marcusAndrian Marcus is a Professor in the Department of Computer Science at The University of Texas at Dallas. His current research interests are in software engineering, with focus on software evolution and program comprehension. His current research interests are in software engineering, with focus on program comprehension and software evolution. He is best known for his work on using text retrieval and analysis techniques on software corpora for supporting comprehension during software evolution. Together with his students and collaborators, he received several Best Paper Awards and Most Influential Paper Awards at software engineering conferences, and the NSF CAREER award. He served on the editorial board of the IEEE Transactions on Software Engineering (2014-2018), and currently serves on the editorial board of the Empirical Software Engineering Journal, and the Journal of Software: Evolution and Process. He delivered more than 40 invited talks at various education and research institutions. These include tutorials and technical briefings at: ICSE'17, ICSE'16, SPLASH'15, FSE'15, ICSE'15, ICSE'12, ASE'12, ASE'11, FSE'11, ASE'10.

Peter Zimmerer, Strategies for Continuous Testing in iDevOps

Abstract. Continuous testing is the key for DevOps. But what is the right strategy, especially in industrial domains ("industrial-grade DevOps" - "iDevOps") that face many additional challenges compared to the ideal world of pure IT systems? This tutorial presentation describes the state-of-the-art in the emerging area of continuous testing in a DevOps context. It specifies the building blocks of a strategy for continuous testing in industrial-grade DevOps projects (iDevOps) and shares our motivations, achievements, and experiences on our journey to transform testing into the iDevOps world. Especially the mindset and culture is important for any DevOps transformation. But just arguing that "we need motivated people with the right mindset" is not enough; therefore many concrete examples of potential conflicts, misalignment, and new priorities that require a cultural change and different behavior for iDevOps are discussed and explained ("mindset by example"). Attend this presentation and do not only learn what industrial-grade DevOps (iDevOps) is all about and why we at Siemens are driving this forward but be able to use the strategies, tactics, and practices in your projects as a major lever for better testing. We are continuing our journey in this direction - that means a tremendous upgrade and empowerment of testing!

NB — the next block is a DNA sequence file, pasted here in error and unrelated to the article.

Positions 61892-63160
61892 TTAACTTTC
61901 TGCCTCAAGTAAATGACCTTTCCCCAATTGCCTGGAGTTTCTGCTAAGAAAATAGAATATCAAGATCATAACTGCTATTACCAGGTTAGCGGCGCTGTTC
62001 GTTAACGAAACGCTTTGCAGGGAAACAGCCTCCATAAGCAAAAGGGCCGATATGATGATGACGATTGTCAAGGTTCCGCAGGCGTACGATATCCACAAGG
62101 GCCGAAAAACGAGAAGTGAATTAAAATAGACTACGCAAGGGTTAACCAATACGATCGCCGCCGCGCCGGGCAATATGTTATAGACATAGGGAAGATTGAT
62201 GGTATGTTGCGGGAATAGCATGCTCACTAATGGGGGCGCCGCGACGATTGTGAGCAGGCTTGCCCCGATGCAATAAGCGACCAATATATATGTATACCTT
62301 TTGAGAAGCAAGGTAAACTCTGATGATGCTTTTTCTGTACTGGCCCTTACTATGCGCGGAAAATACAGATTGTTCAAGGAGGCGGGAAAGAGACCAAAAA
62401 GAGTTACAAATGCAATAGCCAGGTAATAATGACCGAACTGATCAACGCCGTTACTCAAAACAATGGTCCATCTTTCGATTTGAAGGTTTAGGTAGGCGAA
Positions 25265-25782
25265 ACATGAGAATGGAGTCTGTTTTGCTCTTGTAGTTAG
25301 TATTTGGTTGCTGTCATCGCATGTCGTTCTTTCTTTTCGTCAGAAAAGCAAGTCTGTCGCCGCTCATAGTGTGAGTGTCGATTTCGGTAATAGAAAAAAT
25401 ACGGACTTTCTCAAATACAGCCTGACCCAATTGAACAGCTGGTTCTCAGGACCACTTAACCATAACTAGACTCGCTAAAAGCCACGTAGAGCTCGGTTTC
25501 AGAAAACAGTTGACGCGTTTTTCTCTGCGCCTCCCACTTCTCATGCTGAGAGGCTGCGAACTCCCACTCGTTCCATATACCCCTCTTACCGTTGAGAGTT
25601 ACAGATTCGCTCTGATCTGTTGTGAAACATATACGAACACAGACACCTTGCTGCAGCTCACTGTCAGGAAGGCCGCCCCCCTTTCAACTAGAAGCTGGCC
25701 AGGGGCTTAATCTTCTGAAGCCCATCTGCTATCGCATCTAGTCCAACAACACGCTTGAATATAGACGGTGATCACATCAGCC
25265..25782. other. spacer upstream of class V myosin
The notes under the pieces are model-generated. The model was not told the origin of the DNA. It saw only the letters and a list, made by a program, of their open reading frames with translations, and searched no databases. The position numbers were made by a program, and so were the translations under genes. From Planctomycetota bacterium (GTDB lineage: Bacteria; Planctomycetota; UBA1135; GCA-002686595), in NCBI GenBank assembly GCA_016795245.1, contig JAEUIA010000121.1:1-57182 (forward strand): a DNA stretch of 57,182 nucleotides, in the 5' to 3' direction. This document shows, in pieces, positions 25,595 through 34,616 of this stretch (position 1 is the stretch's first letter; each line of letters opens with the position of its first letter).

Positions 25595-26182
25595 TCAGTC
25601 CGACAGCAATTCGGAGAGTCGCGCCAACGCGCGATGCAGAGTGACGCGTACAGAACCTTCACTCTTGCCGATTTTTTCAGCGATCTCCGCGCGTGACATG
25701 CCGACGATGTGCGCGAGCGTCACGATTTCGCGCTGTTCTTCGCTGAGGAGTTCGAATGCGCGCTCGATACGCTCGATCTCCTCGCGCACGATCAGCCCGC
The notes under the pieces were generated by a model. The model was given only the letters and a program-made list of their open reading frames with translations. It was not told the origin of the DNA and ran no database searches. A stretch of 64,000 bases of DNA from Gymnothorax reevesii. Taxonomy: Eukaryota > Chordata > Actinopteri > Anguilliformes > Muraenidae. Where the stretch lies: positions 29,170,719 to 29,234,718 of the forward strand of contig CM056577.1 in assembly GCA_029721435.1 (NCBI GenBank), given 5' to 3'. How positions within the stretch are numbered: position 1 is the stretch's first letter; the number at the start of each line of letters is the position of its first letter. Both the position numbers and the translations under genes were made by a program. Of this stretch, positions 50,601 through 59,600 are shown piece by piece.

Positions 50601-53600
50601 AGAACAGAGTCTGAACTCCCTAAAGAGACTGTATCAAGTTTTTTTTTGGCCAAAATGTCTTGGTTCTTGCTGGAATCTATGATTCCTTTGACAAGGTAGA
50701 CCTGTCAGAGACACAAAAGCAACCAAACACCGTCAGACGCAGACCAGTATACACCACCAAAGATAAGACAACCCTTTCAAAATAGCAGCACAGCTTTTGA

• What & Why? – Continuous testing defined; Specifics of industrial-grade DevOps (iDevOps); Testing areas - What’s new and different in continuous testing?
  • How? – Prerequisites and preconditions for continuous testing; Mindset by example; Enablers for continuous testing; Practices, recommendations, and experiences.

Key Takeaways:

  • Understand why and how testing is changing dramatically in the iDevOps world – A strategy for continuous testing is the heartbeat of iDevOps; Continuous Testing is the linchpin of automated CI and CD.
  • Get to know the building blocks of a successful strategy for continuous testing in iDevOps
  • Exploit the discussed examples to create and foster an adequate mindset and culture.